Friday Open Thread ~ Quarantine Dreams


Have you been having more vivid dreams lately? You’re not alone. EARSHOT delves into the collective unconscious to find out what’s behind these ‘quarantine dreams’.

During our dream states, stress sends the brain on a trip. The neurobiological signals and reactions that produce dreams are similar to those triggered by psychedelic drugs.


Since the Covid-19 crisis began, people around the world have reported that their dreams are more vivid and bizarre than usual: from nightmares about overcrowded trains or Donald Trump sneezing on them, to wistful dreams about their favourite restaurant. What can we learn from this strange new phenomenon?

Guests: Dr Kelly Bulkeley, psychologist of religion specializing in dream research, and the director of the Sleep and Dream Database ~ Dr Deirdre Barrett, author of The Committee of Sleep as well as a Harvard dream researcher. Her new book is Pandemic Dreams ~ Zara Haghpanah-Shirwan is one of the founders of Lockdown Dreams ~ Dr Julia Lockheart, artist and Professor Mark Blagrove, sleep scientist set up and run Dreams ID. Through the lockdown they’ve run online dream groups. inviting frontline and key workers to discuss a recent or important dream, while Julia creates an artwork that captures the dream.

Quarantine Dreams

The pandemic is giving people vivid, unusual dreams. During our dream states, stress sends the brain on a trip. The neurobiological signals and reactions that produce dreams are similar to those triggered by psychedelic drugs, according to McNamara.

Ronald Reagan pulled up to the curb in a sleek black town car, rolled down his tinted window, and beckoned for Lance Weller, author of the novel Wilderness, to join him. The long-dead president escorted Weller to a comic book shop stocked with every title Weller had ever wanted, but before he could make a purchase, Reagan swiped his wallet and skipped out the door.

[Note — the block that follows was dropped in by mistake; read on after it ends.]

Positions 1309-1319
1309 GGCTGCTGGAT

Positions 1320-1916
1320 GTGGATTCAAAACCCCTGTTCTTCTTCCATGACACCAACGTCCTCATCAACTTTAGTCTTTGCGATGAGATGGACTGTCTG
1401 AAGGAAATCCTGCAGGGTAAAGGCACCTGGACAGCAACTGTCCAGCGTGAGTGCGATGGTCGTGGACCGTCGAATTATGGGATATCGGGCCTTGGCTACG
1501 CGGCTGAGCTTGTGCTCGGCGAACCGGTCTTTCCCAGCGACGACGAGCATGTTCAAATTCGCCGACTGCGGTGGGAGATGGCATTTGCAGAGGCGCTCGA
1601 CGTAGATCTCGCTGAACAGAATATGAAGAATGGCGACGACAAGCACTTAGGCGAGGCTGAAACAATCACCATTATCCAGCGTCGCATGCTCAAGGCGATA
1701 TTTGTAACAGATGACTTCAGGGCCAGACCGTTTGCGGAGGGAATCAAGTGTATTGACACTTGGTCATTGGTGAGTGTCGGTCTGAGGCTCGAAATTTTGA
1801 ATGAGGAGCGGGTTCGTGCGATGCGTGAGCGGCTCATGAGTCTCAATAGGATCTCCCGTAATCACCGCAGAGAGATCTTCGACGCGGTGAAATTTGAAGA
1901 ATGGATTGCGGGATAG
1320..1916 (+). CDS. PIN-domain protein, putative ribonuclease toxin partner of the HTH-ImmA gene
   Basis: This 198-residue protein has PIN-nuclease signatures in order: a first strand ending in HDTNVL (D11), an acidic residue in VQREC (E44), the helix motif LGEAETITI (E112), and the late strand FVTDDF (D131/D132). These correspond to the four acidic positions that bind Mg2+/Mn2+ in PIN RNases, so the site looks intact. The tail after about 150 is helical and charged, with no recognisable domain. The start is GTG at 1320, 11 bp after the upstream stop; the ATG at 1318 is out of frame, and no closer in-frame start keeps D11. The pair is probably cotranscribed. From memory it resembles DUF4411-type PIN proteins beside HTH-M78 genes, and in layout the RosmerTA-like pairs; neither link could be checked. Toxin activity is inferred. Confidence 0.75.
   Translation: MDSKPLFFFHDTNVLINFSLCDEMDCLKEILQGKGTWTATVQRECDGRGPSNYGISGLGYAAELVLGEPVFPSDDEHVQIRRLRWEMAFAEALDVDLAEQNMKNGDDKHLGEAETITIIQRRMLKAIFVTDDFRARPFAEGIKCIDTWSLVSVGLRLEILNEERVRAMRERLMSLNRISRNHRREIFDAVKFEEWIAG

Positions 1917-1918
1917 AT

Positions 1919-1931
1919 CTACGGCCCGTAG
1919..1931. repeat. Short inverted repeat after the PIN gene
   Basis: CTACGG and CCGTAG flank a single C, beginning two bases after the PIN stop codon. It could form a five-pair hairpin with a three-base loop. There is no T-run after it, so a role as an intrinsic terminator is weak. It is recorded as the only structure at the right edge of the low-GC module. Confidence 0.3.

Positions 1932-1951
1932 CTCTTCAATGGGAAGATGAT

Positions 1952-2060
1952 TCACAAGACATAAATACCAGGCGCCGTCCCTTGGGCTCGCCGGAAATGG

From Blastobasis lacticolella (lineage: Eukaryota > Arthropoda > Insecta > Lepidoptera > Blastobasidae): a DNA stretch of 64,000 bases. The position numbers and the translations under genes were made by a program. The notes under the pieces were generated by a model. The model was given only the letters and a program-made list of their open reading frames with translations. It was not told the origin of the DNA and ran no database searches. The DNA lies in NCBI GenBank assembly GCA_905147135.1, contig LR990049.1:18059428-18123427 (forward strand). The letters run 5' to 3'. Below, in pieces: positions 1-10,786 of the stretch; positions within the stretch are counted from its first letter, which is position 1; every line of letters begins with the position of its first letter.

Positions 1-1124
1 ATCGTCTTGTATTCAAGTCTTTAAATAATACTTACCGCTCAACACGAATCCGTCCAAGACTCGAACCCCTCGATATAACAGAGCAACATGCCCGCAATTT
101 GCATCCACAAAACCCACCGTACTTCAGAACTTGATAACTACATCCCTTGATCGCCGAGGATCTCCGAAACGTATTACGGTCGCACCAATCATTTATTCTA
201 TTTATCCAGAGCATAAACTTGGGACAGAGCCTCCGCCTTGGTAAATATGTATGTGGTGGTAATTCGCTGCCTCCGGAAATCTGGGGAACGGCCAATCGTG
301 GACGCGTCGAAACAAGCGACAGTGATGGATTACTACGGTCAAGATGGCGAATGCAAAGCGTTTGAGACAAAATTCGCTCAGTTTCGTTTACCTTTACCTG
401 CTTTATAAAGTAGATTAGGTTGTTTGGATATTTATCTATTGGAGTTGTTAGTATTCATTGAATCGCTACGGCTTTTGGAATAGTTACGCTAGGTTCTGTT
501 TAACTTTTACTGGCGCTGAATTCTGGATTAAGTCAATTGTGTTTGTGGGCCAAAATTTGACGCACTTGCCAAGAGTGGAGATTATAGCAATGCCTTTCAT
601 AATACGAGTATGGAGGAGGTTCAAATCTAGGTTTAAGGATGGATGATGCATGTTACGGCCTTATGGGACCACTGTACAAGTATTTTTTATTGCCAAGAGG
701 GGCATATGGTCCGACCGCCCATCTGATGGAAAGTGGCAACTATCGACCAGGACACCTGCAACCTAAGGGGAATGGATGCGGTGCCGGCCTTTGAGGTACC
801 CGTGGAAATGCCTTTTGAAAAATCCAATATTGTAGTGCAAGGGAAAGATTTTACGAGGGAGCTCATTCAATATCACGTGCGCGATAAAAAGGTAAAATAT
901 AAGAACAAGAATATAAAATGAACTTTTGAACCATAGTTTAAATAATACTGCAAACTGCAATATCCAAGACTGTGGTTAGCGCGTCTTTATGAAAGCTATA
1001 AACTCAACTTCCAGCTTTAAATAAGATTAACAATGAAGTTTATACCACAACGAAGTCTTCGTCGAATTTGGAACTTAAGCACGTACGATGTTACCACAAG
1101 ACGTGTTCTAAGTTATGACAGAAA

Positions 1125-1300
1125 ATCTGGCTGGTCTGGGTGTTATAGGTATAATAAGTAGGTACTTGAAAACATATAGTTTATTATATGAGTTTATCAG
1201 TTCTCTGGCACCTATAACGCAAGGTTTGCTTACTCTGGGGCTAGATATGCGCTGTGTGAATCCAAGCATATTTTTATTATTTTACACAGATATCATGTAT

Of course, Weller was dreaming. He is one of many people around the world—including more than 600 featured in just one study—who say they are experiencing a new phenomenon: coronavirus pandemic dreams.

Science has long suggested that dream content and emotions are connected to wellbeing while we’re awake. Bizarre dreams laden with symbolism allow some dreamers to overcome intense memories or everyday psychological stressors within the safety of their subconscious. Nightmares, on the other hand, can be warning signs of anxieties that we might not otherwise perceive in our waking lives.

With hundreds of millions of people sheltering at home during the coronavirus pandemic, some dream experts believe that withdrawal from our usual environments and daily stimuli has left dreamers with a dearth of “inspiration,” forcing our subconscious minds to draw more heavily on themes from our past. In Weller’s case, his long-time obsession with comics came together with his constant scrolling through political posts on Twitter to concoct a surreal scene that he interpreted as a commentary on the world’s economic anxieties.